Measuring social change with the Social Progress Imperative

June 29, 2016

As seasoned campaign strategists and data nerds, we know that old saying that “what gets measured gets managed” holds true across a range of contexts. And that is precisely why we are proud to support the launch of the 2016 Social Progress Index. If you haven’t seen it before, it’s a yearly index and ranking of the world’s countries and their people — 133 countries in all, this year, covering 99 percent of the world’s population — based on how socially progressive they are. Put another way: the Index ranks each country on the quality of life provided to its residents.

For years, nations ranked according to their economic activity. But this measure doesn’t really tell us how healthy or happy people are. As Robert F. Kennedy famously noted, our gross national product “counts air pollution and cigarette advertising, and ambulances to clear our highways of carnage….It counts the destruction of our redwoods and the loss of our natural wonder in chaotic sprawl. Yet the gross national product does not allow for the health of our children, the quality of their education, or the joy of their play.”

The Social Progress Index is a step towards measuring what matters. The Index ranks countries on 53 indicators, from nutrition and basic medical care, to access to basic knowledge and information, to personal rights and tolerance and inclusion. Let’s take a look and how countries stack up:

Scandinavia tends to fare well. Finland is #1 this year, Norway was #1 last year, and five of the 12 countries that achieved “Very High” SPI scores this year are from the Nordic region. Canada (2nd), Australia (4th) and Switzerland (5th) also rank highly this year. Check out the full rankings here. It’s a really cool interactive data presentation, whether you like numbers and maps or not.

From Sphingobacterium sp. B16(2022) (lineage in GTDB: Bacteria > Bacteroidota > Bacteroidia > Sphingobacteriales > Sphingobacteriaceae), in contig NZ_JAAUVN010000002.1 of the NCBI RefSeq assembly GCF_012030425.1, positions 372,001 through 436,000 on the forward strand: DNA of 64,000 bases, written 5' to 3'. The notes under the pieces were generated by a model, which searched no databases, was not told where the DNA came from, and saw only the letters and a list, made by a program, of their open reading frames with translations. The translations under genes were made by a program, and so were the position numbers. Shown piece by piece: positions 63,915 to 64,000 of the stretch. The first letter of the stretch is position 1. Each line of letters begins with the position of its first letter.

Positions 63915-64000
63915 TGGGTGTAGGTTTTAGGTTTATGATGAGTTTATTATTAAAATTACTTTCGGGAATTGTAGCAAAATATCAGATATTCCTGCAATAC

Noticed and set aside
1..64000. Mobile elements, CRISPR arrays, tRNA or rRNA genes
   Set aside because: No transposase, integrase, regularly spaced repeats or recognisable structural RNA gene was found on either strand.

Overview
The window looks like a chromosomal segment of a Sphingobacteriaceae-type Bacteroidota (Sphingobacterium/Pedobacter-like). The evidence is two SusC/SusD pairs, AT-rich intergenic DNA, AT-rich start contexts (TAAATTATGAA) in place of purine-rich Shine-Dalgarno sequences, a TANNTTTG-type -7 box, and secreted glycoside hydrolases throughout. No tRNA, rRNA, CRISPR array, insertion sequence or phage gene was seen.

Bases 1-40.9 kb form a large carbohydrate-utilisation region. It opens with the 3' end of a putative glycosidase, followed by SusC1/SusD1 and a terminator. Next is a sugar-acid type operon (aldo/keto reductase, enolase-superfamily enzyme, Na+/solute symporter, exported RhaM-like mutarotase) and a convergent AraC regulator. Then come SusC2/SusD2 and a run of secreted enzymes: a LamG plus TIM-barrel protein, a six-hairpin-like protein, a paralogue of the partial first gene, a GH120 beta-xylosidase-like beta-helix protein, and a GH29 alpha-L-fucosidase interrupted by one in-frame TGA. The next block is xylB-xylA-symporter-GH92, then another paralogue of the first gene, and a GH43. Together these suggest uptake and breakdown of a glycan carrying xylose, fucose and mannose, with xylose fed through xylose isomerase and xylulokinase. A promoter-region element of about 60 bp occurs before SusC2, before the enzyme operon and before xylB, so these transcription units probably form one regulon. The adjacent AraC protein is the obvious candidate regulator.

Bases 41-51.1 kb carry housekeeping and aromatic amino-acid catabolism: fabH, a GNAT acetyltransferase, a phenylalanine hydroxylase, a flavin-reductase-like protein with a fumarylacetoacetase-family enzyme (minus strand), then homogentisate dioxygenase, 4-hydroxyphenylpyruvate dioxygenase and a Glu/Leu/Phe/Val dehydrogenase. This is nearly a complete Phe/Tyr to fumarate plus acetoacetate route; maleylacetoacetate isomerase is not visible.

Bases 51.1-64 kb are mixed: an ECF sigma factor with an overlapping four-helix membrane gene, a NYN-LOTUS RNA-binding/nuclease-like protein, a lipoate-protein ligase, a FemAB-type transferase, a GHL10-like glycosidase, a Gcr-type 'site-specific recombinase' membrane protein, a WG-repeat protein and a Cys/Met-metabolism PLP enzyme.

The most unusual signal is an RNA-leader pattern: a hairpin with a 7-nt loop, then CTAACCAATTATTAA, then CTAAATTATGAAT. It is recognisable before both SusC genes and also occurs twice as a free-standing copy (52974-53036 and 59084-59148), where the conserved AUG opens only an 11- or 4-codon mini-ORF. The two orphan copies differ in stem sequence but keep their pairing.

The United States ranks 19th this year, a result characterized as “disappointing” by SPI itself (which, it should be noted, is a U.S.-based nonprofit organization). As a country, we score highly on “access to advanced education,” for instance, but poorly on “personal safety,” “health and wellness” and “environmental quality.” Too many traffic deaths and homicides, a huge amount of healthcare spending with a poor return, and way too many greenhouse gas emissions drag the country’s ranking down. Michael Green, Executive Director of the Social Progress Imperative, said: “It’s difficult to escape the conclusion that [U.S.] citizens are getting a pretty raw deal when it comes to translating the country’s wealth into social progress.”

We find the Index particularly interesting for a couple of reasons. First, SPI recognizes that in order to advance social change, we have to learn to measure it, so we know what it does (and does not) look like. The Index gives the entire world a shared vocabulary for understanding and communicating about social progress. This vocabulary is an essential communications tool. As communicators, we recognize the importance speaking and understanding the same language as our target audience. When we’re on the same page, we can make progress.

Second, SPI recognizes that true social progress requires a holistic approach. Sustainability and equity are mutually inclusive. Opportunity, tolerance and inclusion and personal rights are as fundamental to quality of life as clean air and clean water. This reality is driving an evolution here at Resource Media, where we continue to focus on  equity and inclusion both internally and in our work, as we change with the times, endeavor to help break the green ceiling and foster broader cultural change that will ultimately lead to more durable wins. It’s a journey, for sure, and we definitely don’t have all the answers, but we’re working at it.

We can’t get where we’re going without seeing where we’ve been. That goes for organizations like Resource Media as much as it does for governments and entire countries. And thanks to SPI, there’s a benchmark, specific data points to be improved, and, maybe most importantly, a vision for a creating social change and a more equitable world.

Collin Dunn